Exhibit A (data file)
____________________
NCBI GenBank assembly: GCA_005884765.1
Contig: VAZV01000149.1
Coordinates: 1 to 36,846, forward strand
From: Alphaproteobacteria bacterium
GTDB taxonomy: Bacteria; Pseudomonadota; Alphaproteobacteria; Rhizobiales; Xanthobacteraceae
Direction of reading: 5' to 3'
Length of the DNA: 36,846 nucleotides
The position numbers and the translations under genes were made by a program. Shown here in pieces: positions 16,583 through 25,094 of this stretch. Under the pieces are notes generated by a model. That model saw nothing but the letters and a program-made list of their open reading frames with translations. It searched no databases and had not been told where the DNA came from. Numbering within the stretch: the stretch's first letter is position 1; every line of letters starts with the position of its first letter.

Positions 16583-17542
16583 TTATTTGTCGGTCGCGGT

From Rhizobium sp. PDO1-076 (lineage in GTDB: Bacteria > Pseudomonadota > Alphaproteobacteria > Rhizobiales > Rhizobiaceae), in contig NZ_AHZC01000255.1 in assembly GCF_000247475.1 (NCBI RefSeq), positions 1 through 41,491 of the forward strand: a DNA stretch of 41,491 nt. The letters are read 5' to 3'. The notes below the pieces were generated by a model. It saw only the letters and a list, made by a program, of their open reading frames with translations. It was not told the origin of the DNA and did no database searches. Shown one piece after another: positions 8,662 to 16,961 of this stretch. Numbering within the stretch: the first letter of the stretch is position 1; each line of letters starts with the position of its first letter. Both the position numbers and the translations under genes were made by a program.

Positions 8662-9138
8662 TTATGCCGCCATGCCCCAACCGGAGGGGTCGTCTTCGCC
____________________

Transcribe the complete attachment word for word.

NCBI GenBank assembly: GCA_005884765.1
Contig: VAZV01000149.1
Coordinates: 1 to 36,846, forward strand
From: Alphaproteobacteria bacterium
GTDB taxonomy: Bacteria; Pseudomonadota; Alphaproteobacteria; Rhizobiales; Xanthobacteraceae
Direction of reading: 5' to 3'
Length of the DNA: 36,846 nucleotides
The position numbers and the translations under genes were made by a program. Shown here in pieces: positions 16,583 through 25,094 of this stretch. Under the pieces are notes generated by a model. That model saw nothing but the letters and a program-made list of their open reading frames with translations. It searched no databases and had not been told where the DNA came from. Numbering within the stretch: the stretch's first letter is position 1; every line of letters starts with the position of its first letter.

Positions 16583-17542
16583 TTATTTGTCGGTCGCGGT

From Rhizobium sp. PDO1-076 (lineage in GTDB: Bacteria > Pseudomonadota > Alphaproteobacteria > Rhizobiales > Rhizobiaceae), in contig NZ_AHZC01000255.1 in assembly GCF_000247475.1 (NCBI RefSeq), positions 1 through 41,491 of the forward strand: a DNA stretch of 41,491 nt. The letters are read 5' to 3'. The notes below the pieces were generated by a model. It saw only the letters and a list, made by a program, of their open reading frames with translations. It was not told the origin of the DNA and did no database searches. Shown one piece after another: positions 8,662 to 16,961 of this stretch. Numbering within the stretch: the first letter of the stretch is position 1; each line of letters starts with the position of its first letter. Both the position numbers and the translations under genes were made by a program.

Positions 8662-9138
8662 TTATGCCGCCATGCCCCAACCGGAGGGGTCGTCTTCGCC